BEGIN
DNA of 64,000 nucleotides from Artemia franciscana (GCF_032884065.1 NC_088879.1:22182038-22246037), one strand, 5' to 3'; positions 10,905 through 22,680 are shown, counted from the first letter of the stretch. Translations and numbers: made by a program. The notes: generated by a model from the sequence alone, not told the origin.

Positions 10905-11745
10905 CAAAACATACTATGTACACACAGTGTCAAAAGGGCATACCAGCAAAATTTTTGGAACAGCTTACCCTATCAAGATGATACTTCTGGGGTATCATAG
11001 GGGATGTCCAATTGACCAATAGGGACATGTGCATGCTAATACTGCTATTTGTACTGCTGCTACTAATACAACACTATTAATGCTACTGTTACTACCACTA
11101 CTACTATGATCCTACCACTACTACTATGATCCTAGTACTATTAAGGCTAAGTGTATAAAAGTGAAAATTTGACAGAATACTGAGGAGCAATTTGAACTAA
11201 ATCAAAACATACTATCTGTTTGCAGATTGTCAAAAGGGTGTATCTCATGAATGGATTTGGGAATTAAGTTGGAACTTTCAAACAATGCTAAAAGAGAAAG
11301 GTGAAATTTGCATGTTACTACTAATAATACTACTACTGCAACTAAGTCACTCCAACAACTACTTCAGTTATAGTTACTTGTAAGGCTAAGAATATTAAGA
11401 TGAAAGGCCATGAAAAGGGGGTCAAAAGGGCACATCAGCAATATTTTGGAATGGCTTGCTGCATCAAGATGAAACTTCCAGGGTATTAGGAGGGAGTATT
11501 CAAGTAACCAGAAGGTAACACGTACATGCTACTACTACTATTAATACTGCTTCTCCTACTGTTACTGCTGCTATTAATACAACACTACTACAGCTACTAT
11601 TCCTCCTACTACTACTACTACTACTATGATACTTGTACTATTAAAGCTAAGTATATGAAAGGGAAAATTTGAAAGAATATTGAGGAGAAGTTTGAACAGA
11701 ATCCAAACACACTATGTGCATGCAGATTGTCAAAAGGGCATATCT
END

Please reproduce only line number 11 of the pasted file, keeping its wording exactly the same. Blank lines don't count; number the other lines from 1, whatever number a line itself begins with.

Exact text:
11701 ATCCAAACACACTATGTGCATGCAGATTGTCAAAAGGGCATATCT